Catalogue description War Office: Soldiers' Documents, First World War 'Burnt Documents' (Microfilm Copies)

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Details of WO 363
Reference: WO 363
Title: War Office: Soldiers' Documents, First World War 'Burnt Documents' (Microfilm Copies)

This series contains microfilm copies of the surviving records of service for non commissioned officers and other ranks who served in the 1914-1918 war and did not re-enlist prior to the outbreak of war in 1939.

Electronic images of these records can be searched online through our partner website.

Date: 1914-1920

The records were stored and filmed in alphabetical order of a soldier's surname (as stated at the time of enlistment). Files discovered out of alphabetical sequence (after their correct place has been filmed) were filmed as a sequence of mis-sorts and placed at the end of the series.

Related material:

Equivalent records for the Coldstream, Grenadier, Irish and Welsh Guards are held by the Ministry of Defence. Records for the Scots Guards are held by their Regimental Headquarters. See:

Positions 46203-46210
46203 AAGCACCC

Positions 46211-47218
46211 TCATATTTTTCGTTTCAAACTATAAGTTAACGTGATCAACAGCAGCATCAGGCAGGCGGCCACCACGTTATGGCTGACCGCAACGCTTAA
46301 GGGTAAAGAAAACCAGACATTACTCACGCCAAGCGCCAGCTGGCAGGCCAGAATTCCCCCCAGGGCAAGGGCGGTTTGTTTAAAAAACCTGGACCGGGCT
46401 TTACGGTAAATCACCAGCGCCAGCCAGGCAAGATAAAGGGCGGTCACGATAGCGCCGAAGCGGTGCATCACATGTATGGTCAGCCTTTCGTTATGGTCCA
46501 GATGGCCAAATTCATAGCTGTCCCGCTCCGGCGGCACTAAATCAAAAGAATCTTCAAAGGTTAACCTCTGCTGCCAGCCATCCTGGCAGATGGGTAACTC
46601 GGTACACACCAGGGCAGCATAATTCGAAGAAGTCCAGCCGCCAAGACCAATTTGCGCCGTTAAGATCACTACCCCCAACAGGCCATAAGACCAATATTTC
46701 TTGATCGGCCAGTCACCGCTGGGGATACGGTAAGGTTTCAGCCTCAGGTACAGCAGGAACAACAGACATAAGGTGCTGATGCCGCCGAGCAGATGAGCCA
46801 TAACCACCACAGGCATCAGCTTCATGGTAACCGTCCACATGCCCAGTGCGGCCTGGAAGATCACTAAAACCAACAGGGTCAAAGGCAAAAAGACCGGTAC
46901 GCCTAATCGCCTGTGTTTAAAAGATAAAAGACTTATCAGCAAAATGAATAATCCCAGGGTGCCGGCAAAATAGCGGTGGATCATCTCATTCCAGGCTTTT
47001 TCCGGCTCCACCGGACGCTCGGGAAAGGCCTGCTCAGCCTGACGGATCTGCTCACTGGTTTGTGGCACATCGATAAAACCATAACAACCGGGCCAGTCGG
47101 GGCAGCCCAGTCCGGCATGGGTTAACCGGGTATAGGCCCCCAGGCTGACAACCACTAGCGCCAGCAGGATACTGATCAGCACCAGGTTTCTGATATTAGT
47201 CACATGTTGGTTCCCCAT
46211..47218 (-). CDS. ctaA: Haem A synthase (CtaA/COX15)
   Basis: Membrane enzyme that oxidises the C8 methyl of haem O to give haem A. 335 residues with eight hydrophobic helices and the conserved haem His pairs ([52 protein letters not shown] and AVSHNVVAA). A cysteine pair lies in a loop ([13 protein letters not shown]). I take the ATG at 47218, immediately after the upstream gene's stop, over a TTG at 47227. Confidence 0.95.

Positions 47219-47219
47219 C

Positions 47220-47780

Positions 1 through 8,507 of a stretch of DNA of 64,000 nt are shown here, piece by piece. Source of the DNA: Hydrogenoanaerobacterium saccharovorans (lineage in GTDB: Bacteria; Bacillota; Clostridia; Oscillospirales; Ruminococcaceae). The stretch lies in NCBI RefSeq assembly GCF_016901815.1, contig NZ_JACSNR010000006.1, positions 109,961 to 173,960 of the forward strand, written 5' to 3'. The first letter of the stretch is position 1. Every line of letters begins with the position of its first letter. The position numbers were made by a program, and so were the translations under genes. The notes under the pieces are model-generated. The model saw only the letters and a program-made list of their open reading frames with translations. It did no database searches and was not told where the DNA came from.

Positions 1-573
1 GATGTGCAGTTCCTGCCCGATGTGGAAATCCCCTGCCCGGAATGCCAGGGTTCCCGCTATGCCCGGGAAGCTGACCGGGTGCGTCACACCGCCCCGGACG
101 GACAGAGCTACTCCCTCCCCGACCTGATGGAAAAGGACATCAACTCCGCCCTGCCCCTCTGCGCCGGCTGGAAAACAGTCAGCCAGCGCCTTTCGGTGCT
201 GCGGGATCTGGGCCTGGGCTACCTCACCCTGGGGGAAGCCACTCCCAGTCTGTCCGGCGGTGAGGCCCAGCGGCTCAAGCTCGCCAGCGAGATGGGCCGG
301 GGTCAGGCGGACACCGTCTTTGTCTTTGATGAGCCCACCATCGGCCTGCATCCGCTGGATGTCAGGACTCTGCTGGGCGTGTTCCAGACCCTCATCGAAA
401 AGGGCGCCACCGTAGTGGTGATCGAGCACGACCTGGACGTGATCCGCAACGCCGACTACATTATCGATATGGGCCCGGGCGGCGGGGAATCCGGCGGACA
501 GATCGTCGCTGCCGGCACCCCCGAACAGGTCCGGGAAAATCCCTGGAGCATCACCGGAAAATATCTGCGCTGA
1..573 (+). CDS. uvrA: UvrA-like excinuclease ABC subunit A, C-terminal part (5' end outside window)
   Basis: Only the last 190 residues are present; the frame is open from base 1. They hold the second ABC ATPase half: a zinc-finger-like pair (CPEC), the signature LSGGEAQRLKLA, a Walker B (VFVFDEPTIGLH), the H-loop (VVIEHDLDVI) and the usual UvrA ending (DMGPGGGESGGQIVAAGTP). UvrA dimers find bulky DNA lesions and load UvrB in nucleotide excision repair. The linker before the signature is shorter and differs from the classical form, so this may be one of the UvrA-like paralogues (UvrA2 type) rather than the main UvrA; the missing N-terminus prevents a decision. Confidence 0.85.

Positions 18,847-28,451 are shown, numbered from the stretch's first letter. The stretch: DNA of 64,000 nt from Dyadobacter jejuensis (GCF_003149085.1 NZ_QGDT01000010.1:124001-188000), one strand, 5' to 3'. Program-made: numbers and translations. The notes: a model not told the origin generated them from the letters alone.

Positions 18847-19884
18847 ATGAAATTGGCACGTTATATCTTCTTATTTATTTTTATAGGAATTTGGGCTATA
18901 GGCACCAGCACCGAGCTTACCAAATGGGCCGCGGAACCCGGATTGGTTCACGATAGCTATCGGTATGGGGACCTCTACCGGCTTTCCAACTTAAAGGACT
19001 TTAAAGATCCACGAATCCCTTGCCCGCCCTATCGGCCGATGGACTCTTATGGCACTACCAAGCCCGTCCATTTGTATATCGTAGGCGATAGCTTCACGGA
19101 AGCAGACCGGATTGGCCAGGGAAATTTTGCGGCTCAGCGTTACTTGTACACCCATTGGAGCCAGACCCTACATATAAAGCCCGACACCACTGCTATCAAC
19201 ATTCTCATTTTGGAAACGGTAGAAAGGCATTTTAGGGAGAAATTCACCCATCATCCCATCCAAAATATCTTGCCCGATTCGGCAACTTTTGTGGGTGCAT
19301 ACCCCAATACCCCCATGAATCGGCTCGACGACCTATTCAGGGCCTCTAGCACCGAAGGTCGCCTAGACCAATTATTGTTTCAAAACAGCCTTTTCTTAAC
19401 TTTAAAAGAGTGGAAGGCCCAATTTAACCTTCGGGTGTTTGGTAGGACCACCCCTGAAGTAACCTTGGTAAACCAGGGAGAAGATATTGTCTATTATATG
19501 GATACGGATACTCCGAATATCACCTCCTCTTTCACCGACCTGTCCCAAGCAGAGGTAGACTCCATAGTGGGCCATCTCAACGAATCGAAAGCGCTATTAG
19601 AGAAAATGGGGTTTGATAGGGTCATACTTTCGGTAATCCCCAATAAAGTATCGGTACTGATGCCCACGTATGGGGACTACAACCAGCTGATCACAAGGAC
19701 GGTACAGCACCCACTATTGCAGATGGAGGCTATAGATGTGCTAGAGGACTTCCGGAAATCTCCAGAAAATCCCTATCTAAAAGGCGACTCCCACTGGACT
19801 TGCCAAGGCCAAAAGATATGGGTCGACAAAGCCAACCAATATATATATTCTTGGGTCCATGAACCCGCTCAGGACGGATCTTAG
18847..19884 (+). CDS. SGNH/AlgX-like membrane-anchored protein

For soldiers' service records pre-1914 see WO 97

Further soldiers' records of World War 1 are in WO 364

Records of the soldiers of the Household Cavalry WO 400

Held by: The National Archives, Kew
Legal status: Public Record(s)
Language: English
Physical description: 29889 microform
Access conditions: Available in digital format only
Custodial history: In September 1940, as the result of a fire caused by an incendiary bomb at the War Office Record Store in Arnside Street, London, approximately two thirds of 6.5 million soldiers' documents for the First World War were destroyed. Those records which survived were mostly charred or water damaged and unfit for consultation and became known as the 'burnt documents'. Commencing in 1996 and with the aid of Lottery funding and volunteers from the Genealogical Society of Utah under an agreement with the Ministry of Defence, the surviving records were the subject of a large microfilming programme designed to capture as much information as possible from these fragile documents and enable them to be permanently preserved.

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